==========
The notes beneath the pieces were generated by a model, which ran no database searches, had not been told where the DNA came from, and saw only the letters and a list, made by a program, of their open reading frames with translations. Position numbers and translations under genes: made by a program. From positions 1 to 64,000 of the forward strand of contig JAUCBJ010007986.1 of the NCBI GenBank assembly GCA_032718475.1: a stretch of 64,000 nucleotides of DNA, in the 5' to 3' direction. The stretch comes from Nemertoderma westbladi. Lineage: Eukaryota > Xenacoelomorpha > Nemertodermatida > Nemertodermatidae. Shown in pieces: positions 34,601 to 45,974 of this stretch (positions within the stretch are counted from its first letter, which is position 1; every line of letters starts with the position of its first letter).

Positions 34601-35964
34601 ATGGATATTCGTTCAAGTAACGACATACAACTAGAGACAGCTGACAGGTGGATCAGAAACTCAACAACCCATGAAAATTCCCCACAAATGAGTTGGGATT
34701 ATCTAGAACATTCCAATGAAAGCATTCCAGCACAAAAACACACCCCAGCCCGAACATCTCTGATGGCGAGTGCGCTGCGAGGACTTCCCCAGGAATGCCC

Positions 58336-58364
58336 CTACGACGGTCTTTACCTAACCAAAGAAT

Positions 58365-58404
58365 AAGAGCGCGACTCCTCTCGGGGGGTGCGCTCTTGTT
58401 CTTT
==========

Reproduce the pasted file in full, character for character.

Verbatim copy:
The notes beneath the pieces were generated by a model, which ran no database searches, had not been told where the DNA came from, and saw only the letters and a list, made by a program, of their open reading frames with translations. Position numbers and translations under genes: made by a program. From positions 1 to 64,000 of the forward strand of contig JAUCBJ010007986.1 of the NCBI GenBank assembly GCA_032718475.1: a stretch of 64,000 nucleotides of DNA, in the 5' to 3' direction. The stretch comes from Nemertoderma westbladi. Lineage: Eukaryota > Xenacoelomorpha > Nemertodermatida > Nemertodermatidae. Shown in pieces: positions 34,601 to 45,974 of this stretch (positions within the stretch are counted from its first letter, which is position 1; every line of letters starts with the position of its first letter).

Positions 34601-35964
34601 ATGGATATTCGTTCAAGTAACGACATACAACTAGAGACAGCTGACAGGTGGATCAGAAACTCAACAACCCATGAAAATTCCCCACAAATGAGTTGGGATT
34701 ATCTAGAACATTCCAATGAAAGCATTCCAGCACAAAAACACACCCCAGCCCGAACATCTCTGATGGCGAGTGCGCTGCGAGGACTTCCCCAGGAATGCCC

Positions 58336-58364
58336 CTACGACGGTCTTTACCTAACCAAAGAAT

Positions 58365-58404
58365 AAGAGCGCGACTCCTCTCGGGGGGTGCGCTCTTGTT
58401 CTTT